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Hopefully the OP will reveal the root cause of the heat, my only input is the result of personal experience of putting on brand new front rotors and pads,ironically when I did the wheel bearings as well. Piston do to interior corrosion (inside of boot) would of course push out with the hydraulic pressure generated by the master cylinder, I mean that's its job,but when "relaxed" nada retraction, after 50 mile commute ,literally "toast" ......50 shades of blue
 

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Noticed nobody mentioned looking at the rotors for signs of discoloration, although that my be a given. If so, it can only be brake related.
New caliper.

Just the caliper or the bracket/carrier as well?

New guide pins and retention spring?

Pics help a lot. I've done more brake jobs on these things than I care to remember; many of us have. Maybe we can spot an oddity or something out of place.
 

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What I am suggesting is that even if the caliper is bad (I did have a very hot wheel), I may still have a bad rear bearing. I am thinking that I might have both...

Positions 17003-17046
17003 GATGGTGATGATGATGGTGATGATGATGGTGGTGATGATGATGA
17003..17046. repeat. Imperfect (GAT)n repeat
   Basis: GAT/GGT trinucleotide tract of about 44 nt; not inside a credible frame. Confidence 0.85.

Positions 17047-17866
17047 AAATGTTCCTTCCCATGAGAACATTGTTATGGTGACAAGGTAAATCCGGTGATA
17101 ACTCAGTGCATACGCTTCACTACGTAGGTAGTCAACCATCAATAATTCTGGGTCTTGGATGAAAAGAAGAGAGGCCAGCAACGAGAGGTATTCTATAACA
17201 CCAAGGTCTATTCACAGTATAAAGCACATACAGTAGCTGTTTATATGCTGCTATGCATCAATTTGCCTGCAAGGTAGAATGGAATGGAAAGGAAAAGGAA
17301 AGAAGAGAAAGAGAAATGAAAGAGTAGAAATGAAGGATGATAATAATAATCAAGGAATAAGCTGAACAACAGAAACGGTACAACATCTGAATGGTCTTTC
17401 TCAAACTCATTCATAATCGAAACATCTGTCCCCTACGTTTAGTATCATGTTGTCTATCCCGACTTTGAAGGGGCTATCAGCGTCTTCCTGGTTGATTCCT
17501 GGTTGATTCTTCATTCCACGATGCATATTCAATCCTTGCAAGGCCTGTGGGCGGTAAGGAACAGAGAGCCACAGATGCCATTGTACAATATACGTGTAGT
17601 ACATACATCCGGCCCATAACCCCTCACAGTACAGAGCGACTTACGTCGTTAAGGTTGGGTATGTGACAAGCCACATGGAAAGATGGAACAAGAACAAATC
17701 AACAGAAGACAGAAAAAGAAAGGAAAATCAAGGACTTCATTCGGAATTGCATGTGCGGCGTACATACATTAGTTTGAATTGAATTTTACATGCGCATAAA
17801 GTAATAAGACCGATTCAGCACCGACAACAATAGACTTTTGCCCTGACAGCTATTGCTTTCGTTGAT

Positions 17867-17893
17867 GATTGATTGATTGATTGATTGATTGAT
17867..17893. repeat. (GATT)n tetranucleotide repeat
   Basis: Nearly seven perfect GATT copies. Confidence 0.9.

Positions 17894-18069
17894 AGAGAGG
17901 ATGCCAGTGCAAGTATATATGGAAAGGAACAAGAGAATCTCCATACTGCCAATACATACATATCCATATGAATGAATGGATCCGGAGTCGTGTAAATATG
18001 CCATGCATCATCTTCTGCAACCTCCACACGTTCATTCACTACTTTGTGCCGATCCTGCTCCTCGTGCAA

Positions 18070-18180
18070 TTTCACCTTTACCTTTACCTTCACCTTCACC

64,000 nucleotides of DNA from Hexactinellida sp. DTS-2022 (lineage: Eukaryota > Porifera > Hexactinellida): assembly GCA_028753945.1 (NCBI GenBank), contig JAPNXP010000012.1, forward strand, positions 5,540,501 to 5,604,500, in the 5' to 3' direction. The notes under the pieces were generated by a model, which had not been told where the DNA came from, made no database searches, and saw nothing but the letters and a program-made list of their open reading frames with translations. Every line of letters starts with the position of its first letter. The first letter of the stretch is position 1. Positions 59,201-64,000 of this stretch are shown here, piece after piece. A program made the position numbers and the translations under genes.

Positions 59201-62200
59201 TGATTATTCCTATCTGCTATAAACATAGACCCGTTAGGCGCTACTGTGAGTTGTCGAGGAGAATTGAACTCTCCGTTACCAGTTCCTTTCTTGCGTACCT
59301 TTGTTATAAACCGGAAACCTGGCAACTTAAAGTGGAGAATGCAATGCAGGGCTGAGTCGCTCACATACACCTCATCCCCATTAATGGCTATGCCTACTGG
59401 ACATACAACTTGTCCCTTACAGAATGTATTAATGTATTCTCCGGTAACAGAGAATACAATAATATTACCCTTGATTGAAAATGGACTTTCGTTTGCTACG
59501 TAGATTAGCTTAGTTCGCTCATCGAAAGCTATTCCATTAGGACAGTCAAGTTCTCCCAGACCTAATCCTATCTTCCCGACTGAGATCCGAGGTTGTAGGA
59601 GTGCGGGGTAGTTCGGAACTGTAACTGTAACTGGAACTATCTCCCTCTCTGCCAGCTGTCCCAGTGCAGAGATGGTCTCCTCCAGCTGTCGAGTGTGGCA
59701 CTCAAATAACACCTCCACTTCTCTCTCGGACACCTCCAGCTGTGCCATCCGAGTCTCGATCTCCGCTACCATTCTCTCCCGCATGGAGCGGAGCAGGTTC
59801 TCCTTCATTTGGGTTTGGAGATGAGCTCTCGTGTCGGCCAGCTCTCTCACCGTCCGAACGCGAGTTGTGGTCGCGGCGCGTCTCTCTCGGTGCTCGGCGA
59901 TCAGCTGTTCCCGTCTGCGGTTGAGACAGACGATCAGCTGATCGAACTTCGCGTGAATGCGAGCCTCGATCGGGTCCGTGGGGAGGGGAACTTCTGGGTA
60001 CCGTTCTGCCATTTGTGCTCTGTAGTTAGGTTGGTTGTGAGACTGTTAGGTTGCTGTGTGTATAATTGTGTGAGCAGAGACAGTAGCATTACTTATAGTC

I am going to come off as a bit of a jerk here but you already said the mechanic diagnosed the rear wheel bearing as bad in a previous post...yet you are asking the forum what we think about that. Are you looking for the forum, who has never driven the car, to confirm a mechanic's diagnosis?

Additionally, almost every response the forum has provided indicates a problem with the brakes. Caliper, rotor, flex line. You said that the brakes were last redone in 2014, that's 6 years ago, that's pretty darn old. If the car doesn't get many miles put on it per year, that's probably even worse as the calipers and guide pins have time to get stuck in place.

If you got the spindle off to have the front bearing replaced, removing the caliper and rotor to inspect them should be trivial for you. Take some pictures and post them and then we can all take a look again.

One potential thing that MAY have occured, if the bearing was indeed worn badly and the rotor was sitting at an angle inside the caliper it make have worn the pads themselves such that they are no longer perpendicular to the ground and instead are only parallel with the rotor itself. When you put everything back together and the alignment of the bearing restored you now have pads that are constantly contacting the inner upper edge and the outer lower edge of the the rotor.